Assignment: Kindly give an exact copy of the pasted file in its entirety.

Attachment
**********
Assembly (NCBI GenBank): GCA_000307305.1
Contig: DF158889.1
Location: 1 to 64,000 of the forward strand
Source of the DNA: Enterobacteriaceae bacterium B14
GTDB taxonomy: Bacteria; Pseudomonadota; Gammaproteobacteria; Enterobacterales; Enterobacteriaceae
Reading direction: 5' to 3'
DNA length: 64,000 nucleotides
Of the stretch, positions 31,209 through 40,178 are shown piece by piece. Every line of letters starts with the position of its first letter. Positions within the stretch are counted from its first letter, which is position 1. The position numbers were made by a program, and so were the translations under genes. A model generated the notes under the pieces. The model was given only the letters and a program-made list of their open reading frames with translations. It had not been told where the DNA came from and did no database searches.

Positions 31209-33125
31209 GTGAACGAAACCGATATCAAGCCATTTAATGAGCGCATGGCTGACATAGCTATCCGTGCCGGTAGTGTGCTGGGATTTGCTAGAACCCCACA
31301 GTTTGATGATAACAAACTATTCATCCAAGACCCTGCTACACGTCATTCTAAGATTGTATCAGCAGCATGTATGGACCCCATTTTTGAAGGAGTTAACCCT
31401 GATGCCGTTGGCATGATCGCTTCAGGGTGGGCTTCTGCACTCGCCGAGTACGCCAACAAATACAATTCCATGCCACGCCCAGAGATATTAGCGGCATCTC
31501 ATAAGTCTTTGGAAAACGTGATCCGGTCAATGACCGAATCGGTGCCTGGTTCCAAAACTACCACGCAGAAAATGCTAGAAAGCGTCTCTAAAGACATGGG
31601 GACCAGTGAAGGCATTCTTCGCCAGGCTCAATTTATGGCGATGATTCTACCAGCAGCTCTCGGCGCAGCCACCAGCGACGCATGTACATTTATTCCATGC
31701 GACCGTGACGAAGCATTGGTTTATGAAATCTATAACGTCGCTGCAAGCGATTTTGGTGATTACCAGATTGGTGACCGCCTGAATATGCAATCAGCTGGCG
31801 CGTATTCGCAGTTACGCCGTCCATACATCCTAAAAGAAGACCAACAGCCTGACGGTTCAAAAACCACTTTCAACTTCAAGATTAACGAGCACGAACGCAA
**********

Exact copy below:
Assembly (NCBI GenBank): GCA_000307305.1
Contig: DF158889.1
Location: 1 to 64,000 of the forward strand
Source of the DNA: Enterobacteriaceae bacterium B14
GTDB taxonomy: Bacteria; Pseudomonadota; Gammaproteobacteria; Enterobacterales; Enterobacteriaceae
Reading direction: 5' to 3'
DNA length: 64,000 nucleotides
Of the stretch, positions 31,209 through 40,178 are shown piece by piece. Every line of letters starts with the position of its first letter. Positions within the stretch are counted from its first letter, which is position 1. The position numbers were made by a program, and so were the translations under genes. A model generated the notes under the pieces. The model was given only the letters and a program-made list of their open reading frames with translations. It had not been told where the DNA came from and did no database searches.

Positions 31209-33125
31209 GTGAACGAAACCGATATCAAGCCATTTAATGAGCGCATGGCTGACATAGCTATCCGTGCCGGTAGTGTGCTGGGATTTGCTAGAACCCCACA
31301 GTTTGATGATAACAAACTATTCATCCAAGACCCTGCTACACGTCATTCTAAGATTGTATCAGCAGCATGTATGGACCCCATTTTTGAAGGAGTTAACCCT
31401 GATGCCGTTGGCATGATCGCTTCAGGGTGGGCTTCTGCACTCGCCGAGTACGCCAACAAATACAATTCCATGCCACGCCCAGAGATATTAGCGGCATCTC
31501 ATAAGTCTTTGGAAAACGTGATCCGGTCAATGACCGAATCGGTGCCTGGTTCCAAAACTACCACGCAGAAAATGCTAGAAAGCGTCTCTAAAGACATGGG
31601 GACCAGTGAAGGCATTCTTCGCCAGGCTCAATTTATGGCGATGATTCTACCAGCAGCTCTCGGCGCAGCCACCAGCGACGCATGTACATTTATTCCATGC
31701 GACCGTGACGAAGCATTGGTTTATGAAATCTATAACGTCGCTGCAAGCGATTTTGGTGATTACCAGATTGGTGACCGCCTGAATATGCAATCAGCTGGCG
31801 CGTATTCGCAGTTACGCCGTCCATACATCCTAAAAGAAGACCAACAGCCTGACGGTTCAAAAACCACTTTCAACTTCAAGATTAACGAGCACGAACGCAA